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Schenectady property owners seek new zones for new plans

Schenectady property owners seek new zones for new plans

Interest in area has grown since Mohawk Harbor began to take shape
Schenectady property owners seek new zones for new plans
Pat Popolizio wants to rezone his property at 1903 Maxon Road Extension.
Photographer: MARC SCHULTZ

SCHENECTADY — Some property owners are hoping to add townhouses and new businesses to the city’s landscape, but they must first get their land rezoned.

Pat Popolizio and Ray and Jeff Legere are scheduled to appear before the Schenectady Planning Commission Wednesday. The landowners want to rezone their respective properties on or near Erie Boulevard for "waterfront mixed-use," which would expand development options for the parcels, which are near the Mohawk Harbor development site.

In both cases, the property owners are asking the Planning Commission to give a favorable recommendation on the rezoning to the City Council, which would then have to approve the changes.

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Popolizo, owner of the Waters Edge Lighthouse, just across the Mohawk River in Glenville, wants to rezone his property at 1903 Maxon Road Extension from "warehousing and manufacturing," in the hope of building townhouses along the river, along with possible docking space, he said. The idea is in its early stages, he warned.

“I personally love waterfront property,” he said. “I think the Mohawk River is a beautiful water destination that a lot of people are just starting to get excited about.”

Popolizio in February gained approval to mount an electronic sign on the side of the Maxon Road Extension warehouse, facing the intersection with Erie Boulevard.

The sign has been operational for weeks, displaying the time and temperature, a wind advisory and a notice about the new bike path being installed just up the road. It is intended to be informational, Popolizio said, and if the waterfront proposal takes form, it would provide updates on the property.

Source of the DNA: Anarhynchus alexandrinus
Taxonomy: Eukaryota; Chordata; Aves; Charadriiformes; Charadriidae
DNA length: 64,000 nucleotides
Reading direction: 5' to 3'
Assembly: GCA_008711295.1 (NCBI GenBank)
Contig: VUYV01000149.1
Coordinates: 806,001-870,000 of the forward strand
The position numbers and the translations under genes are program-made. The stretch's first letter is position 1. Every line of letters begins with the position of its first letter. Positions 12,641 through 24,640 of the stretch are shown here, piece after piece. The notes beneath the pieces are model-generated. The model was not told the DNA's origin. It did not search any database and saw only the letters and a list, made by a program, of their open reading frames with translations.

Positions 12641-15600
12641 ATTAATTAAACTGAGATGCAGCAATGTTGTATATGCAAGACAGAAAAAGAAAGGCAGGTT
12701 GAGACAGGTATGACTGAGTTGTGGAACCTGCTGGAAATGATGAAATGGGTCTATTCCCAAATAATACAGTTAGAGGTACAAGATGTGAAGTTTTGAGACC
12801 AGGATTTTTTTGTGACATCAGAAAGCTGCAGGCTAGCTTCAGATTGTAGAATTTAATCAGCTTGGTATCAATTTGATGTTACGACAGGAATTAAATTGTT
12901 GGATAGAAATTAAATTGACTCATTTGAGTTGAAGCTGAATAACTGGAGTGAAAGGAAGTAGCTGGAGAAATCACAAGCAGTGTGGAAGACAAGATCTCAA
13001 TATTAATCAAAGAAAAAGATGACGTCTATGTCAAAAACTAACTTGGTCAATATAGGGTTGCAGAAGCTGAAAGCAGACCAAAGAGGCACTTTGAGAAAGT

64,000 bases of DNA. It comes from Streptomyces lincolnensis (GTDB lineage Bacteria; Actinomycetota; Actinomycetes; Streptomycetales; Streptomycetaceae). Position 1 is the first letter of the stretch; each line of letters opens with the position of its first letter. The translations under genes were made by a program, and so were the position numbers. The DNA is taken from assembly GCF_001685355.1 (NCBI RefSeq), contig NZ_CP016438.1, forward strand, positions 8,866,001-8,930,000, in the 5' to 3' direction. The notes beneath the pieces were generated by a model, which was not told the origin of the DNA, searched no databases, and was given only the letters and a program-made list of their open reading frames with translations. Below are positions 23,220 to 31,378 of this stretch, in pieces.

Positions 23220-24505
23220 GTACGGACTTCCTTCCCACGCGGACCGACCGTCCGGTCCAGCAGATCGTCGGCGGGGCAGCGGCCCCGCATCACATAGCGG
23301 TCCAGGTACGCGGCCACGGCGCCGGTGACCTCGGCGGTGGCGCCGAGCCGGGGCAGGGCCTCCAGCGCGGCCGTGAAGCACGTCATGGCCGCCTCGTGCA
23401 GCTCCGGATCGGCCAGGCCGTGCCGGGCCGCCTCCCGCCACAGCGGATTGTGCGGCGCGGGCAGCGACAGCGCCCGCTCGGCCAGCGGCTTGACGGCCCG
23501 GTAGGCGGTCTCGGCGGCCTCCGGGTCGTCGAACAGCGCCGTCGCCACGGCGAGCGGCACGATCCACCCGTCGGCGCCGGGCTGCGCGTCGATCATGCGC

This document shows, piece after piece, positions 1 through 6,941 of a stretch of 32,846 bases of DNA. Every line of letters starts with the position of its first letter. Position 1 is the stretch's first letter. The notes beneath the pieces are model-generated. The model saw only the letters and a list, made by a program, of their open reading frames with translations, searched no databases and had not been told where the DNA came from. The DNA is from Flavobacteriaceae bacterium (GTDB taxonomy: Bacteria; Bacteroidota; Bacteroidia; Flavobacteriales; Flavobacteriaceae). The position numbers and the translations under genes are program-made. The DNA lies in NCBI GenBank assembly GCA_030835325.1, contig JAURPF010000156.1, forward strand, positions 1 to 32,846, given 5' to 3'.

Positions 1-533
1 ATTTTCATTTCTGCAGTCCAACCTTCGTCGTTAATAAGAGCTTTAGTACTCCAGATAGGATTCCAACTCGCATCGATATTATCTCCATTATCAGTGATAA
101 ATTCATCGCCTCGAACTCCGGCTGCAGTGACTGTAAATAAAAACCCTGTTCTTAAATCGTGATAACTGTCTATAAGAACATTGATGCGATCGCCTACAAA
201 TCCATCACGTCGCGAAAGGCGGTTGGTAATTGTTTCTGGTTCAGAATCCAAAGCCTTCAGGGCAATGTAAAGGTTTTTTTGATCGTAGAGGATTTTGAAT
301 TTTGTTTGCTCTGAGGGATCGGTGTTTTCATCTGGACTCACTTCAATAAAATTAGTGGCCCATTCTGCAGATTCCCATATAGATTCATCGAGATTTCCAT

The development would be located opposite Popolizio’s restaurant and an adjacent Homewood Suites by Hilton hotel that opened Tuesday. Popolizio said he’s supportive of the Rivers Casino & Resort at Mohawk Harbor and is looking to complement that attraction, rather than compete with it.

“I think, with the casino and what we have across the river and what our plans are on this side of the river, it’s going to be a very beautiful destination,” he said.

ERIE BOULEVARD PROPOSAL

On the other side of Mohawk Harbor, Jeff and Ray Legere are looking to rezone their properties at 1473, 1482, 1462, 1424, 1410, 1419 and 435 Erie Boulevard from "downtown commercial" to the "waterfront mixed-use" designation. The proposal also includes properties at 318, 326 and 400 Front St.

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Properties of note include 1473 Erie Boulevard, which has a parking lot facing the casino’s driveway, and 1410 Erie Boulevard, which is a rundown yellow building that previously housed Grossman’s Bargain Outlet.

There has been increased interest in real estate along Erie Boulevard since the Mohawk Harbor development and Rivers Casino & Resort began to take shape. Ray Legere said rezoning his properties would increase possible uses for interested tenants.

As the property is currently zoned, a pawn shop can open up, but a business cannot operate a drive-thru, Legere said. While he doesn’t want to disrupt surrounding residences, he said a zoning change would help the rest of Erie Boulevard keep up with the growth just down the street.

“I’m trying to mimic what’s happening 20 feet away,” Legere said, referencing the Mohawk Harbor development that, in addition to the casino, includes two hotels, luxury apartments and office and retail space. “Due to the change in the personality of the neighborhood, and with the increase in construction at the harbor, I don’t think it’s unreasonable at all.”

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